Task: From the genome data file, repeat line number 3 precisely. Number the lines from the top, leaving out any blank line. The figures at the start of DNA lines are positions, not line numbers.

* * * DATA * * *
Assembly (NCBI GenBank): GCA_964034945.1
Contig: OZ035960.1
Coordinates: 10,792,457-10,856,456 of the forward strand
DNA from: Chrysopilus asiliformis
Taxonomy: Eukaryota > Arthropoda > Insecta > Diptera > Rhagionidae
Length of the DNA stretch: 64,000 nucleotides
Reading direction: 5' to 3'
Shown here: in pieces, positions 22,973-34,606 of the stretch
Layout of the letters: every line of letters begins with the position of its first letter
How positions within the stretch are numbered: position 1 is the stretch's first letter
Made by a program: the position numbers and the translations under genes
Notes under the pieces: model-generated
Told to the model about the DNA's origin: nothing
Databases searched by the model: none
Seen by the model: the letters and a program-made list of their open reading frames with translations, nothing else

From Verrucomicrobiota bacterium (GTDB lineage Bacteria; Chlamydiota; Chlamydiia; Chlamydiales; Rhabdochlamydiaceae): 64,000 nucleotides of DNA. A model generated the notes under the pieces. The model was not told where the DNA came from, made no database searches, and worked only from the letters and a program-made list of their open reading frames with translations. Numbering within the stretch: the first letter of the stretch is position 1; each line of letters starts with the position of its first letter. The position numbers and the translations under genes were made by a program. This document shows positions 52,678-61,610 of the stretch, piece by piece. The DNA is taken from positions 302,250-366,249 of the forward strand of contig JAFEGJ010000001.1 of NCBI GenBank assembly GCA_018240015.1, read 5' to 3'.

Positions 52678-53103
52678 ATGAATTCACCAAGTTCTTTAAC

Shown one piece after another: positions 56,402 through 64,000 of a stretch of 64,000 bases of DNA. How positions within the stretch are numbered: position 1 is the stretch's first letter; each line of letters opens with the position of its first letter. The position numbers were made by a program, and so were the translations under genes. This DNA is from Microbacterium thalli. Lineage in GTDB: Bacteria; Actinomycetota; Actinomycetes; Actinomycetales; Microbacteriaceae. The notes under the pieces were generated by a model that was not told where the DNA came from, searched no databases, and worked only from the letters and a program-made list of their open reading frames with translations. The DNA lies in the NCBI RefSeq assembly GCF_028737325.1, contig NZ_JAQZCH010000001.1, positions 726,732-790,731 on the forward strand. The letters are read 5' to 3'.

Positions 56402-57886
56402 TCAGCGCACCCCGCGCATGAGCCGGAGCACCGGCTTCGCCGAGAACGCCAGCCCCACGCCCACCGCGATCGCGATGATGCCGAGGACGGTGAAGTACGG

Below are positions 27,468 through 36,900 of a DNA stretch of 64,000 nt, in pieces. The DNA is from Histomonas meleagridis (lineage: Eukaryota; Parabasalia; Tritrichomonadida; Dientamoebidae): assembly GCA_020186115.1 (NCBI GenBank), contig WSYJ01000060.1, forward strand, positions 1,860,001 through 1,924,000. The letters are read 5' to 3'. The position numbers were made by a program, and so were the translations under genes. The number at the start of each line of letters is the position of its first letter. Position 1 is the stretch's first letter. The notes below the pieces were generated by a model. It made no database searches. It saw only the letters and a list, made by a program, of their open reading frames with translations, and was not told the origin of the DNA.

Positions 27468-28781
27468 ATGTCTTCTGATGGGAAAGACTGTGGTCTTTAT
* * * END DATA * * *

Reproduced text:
Coordinates: 10,792,457-10,856,456 of the forward strand